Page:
Click To Return
To Main Page






Facts 'n Fun

Email Us

About Us

What is Solar Energy?

The word solar comes from 'sol' which is Latin for sun. Many countries are now looking at using energy from the sun to help us reduced global warming.

How does it do this?
The Sun is the closest star to the Earth. It is made of: hydrogen, helium, calcium, sodium, magnesium, and iron. These are the same chemicals that are found in our bodies. A famous scientist called Carl Sagan pointed out that we are all 'star stuff'.

The Sun is so big you could fit a million Earths inside it. It's 150 million km's away and would take you 176 years to drive there in a fast car.

The Sun is very hot because it burns gases, mostly hydrogen. It will carry on like this for another 5 billion years when it runs out of hydrogen. It will then burn helium and get a 100 times bigger and become a 'red giant'. Then it collapses and becomes a white dwarf.

The outside of the Sun is about 2 million degrees Centigrade!!!!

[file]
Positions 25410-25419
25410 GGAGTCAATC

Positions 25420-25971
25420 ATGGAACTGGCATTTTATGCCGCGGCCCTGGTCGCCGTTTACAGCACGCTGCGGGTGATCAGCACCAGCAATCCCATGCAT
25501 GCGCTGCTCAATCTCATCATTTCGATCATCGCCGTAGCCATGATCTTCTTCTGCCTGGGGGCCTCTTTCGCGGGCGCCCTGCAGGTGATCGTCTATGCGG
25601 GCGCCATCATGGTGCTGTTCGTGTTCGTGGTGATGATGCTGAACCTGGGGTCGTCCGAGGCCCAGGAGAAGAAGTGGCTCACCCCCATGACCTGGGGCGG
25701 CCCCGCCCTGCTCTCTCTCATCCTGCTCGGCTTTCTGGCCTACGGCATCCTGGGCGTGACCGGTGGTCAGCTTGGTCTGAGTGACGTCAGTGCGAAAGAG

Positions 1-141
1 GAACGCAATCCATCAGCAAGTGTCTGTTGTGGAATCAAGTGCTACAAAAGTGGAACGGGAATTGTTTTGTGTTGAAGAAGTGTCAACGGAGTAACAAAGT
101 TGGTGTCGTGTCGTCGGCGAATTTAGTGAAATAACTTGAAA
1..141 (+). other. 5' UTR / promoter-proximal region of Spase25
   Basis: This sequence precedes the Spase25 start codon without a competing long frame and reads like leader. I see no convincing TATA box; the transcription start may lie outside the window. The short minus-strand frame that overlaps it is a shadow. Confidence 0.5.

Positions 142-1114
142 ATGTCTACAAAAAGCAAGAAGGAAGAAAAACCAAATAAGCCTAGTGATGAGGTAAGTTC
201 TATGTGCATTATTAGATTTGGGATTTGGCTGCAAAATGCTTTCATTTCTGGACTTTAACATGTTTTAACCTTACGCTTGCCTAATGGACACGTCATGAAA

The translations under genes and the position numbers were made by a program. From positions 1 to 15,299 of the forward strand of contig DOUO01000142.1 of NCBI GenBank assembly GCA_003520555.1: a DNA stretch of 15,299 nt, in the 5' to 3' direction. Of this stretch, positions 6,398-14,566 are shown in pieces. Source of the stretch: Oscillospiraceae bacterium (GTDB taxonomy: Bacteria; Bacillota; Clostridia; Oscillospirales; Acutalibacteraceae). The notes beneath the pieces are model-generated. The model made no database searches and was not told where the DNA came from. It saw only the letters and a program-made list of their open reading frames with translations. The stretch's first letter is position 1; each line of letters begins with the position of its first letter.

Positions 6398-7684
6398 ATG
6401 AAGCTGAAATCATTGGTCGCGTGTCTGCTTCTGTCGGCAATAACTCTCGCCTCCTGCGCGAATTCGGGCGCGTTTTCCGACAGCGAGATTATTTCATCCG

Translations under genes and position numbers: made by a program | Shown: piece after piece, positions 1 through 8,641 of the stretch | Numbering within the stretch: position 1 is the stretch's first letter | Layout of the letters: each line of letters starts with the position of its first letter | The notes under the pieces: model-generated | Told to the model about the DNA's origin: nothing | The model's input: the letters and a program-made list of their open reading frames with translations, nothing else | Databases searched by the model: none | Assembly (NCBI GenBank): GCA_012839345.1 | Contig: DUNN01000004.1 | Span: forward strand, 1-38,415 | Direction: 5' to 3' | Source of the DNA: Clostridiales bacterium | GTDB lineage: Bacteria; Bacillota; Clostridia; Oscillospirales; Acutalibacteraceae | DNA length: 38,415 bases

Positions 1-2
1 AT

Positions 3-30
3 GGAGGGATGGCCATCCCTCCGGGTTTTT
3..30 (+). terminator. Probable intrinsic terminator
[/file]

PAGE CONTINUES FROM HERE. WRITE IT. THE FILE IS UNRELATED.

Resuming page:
So, that's a lot of energy. That energy travels as 'radiation' (invisible waves of energy) through space till it reaches Earth. It's what makes things grow, produce vitamins, allows us to see, gives us warmth and lots more things.

Imagine being able to use this energy to heat our water, power our factories, run our cars...well, it can!

At the moment, we burn coal to produce electricity. This puts terrible chemical pollution into our atmosphere and environment, produces greenhouse gases and coal is also a non-renewable energy. Once it's's gone for ever. But the sun will keep on shining for the next 5 million years!

So why hasn't our government done more to have every house and every office and every factory fitted with solar panels?

In 1990, Australia was one of the world leaders in solar innovation and installation, but that has all changed…

Even though it isn’t a very sunny country, Germany is currently the world leader in solar use. The German government has had solar schemes for some time now, incorporating solar energy in as many ways as possible. In the graph, you can see how all of the listed countries started out at roughly the same level. All of a sudden, the other countries immediately started developing solar energy schemes while Australia did nothing.

The German government has invested heavily in solar power. The German solar industry now employs 31,000 people, and is worth $6.5 billion. This proves that we don't have to keep relying on our coal and mining exports, we can change our country's wealth to be founded on solar innovation.

Info sourced from:
About the Sun:
Solar industries: Greenpeace

Images from: Sun:
Graph: Greenpeace